Shopping bargain, thrift, consignment, & vintage

B. Makowsky bag from T.J. Maxx

I’ll be the first to admit it—I have a love/hate relationship with bargain, vintage, and thrift/consignment stores.  With a few exceptions, I have not found them to be the most reliable places to pick up basic building blocks for my wardrobe.

That being said, I do shop bargain stores (such as T.J. Maxx and Marshalls) regularly for a few particular items, and often find special little “extras” at thrift and consignment stores.  So if you’re feeling really adventurous, here are a few things that I’ve found helpful when shopping these types of stores.

  • Have the right frame of mind.  I can’t shop these stores when I need to find something (although I highly recommend doing any clothes shopping before you need something.  It is a proven law that when you need jeans, all you will find is a dress, and vice versa).  Go with the realization that you may not find anything, but you may uncover a gem.
  • Don’t attempt to cover the entire store.  Unless you have an entire day to spend in the store and a constitution of steel, it’s too overwhelming.
  • Decide in advance what you’re looking for.  I generally shop bargain stores for bags (I have been getting fabulous, high-quality bags at a fraction of their original price for years at T.J. Maxx) and shoes.  Also, I have a favorite brand of T-shirt that I regularly shop Marshalls for (I can find them quickly because the brand name is listed above the rack). So when I go to those stores, I proceed straight to those racks and don’t bother with the rest of the store.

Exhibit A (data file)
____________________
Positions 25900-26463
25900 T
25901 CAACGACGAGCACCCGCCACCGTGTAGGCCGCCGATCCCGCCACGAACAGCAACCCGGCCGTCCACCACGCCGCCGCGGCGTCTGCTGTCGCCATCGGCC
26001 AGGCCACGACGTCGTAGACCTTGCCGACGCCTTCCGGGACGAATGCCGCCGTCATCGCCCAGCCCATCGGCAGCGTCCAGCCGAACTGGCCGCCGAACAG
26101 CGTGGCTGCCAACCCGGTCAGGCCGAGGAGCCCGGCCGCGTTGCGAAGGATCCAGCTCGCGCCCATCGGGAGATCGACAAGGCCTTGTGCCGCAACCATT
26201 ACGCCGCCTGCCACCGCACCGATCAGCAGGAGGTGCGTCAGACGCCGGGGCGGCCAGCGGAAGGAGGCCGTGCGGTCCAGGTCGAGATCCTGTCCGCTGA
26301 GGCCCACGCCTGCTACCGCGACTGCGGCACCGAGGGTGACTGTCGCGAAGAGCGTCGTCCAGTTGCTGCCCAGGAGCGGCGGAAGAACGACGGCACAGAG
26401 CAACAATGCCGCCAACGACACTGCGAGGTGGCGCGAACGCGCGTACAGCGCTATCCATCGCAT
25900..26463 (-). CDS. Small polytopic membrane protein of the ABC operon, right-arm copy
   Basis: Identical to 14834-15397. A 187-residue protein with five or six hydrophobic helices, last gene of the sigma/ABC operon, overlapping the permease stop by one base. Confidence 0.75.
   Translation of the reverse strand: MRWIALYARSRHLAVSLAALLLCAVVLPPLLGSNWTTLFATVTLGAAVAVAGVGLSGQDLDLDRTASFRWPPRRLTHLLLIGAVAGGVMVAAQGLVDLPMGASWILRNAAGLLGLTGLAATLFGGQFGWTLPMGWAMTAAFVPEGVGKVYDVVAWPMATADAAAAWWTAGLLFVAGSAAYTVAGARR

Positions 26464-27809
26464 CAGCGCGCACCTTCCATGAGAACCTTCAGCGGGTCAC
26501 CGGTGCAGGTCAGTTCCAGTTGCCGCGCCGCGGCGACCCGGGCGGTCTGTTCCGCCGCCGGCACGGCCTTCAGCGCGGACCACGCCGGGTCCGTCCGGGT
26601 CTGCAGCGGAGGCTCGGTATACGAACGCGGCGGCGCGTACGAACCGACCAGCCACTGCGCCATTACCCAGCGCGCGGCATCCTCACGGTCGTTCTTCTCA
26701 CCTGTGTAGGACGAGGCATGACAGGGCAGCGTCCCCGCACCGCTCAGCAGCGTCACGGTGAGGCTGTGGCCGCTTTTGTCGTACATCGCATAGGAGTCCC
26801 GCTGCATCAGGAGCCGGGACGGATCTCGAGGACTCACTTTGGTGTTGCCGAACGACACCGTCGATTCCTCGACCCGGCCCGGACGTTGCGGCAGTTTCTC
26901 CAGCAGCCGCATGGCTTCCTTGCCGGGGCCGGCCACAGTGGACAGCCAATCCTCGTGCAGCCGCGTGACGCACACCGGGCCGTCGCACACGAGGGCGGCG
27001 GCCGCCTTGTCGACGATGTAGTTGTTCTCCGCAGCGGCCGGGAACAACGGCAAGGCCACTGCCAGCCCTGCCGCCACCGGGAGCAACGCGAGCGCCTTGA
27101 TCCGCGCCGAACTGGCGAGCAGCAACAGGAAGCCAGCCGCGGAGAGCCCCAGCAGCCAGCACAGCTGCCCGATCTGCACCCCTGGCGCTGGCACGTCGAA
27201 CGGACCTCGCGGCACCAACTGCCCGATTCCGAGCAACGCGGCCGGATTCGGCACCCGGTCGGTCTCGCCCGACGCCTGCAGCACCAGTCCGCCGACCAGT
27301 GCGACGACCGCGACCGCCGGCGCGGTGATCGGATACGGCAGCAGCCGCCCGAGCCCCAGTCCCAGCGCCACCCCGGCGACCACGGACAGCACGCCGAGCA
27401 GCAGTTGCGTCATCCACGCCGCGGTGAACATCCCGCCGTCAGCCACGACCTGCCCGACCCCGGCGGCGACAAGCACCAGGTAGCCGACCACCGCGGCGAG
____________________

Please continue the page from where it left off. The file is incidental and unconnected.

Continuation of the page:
• Some vintage and thrift stores have higher quality/designer items separated out into a special section.  I tend to go straight to those sections, as I find they yield the best results.
  • In a vintage or consignment store, if I find a piece I really like but I’m not willing to pay the price they’re asking, I’ll keep an eye on it for the next few weeks.  If it’s still in the store a month later, I may (politely) note to the salesperson that it has been in the store for a while, and would they be willing to take X dollars for it?  This works especially well in consignment stores (because many times, the store doesn’t make money until the item is sold).

This week, to inspire you to venture into bargain, vintage, and thrift/consignment stores, I’ll share photos of some of my favorite finds.  I’d love to know what your favorite items to purchase at these types of stores are.  Do you have any strategies for canvassing the store?

Happy shopping!

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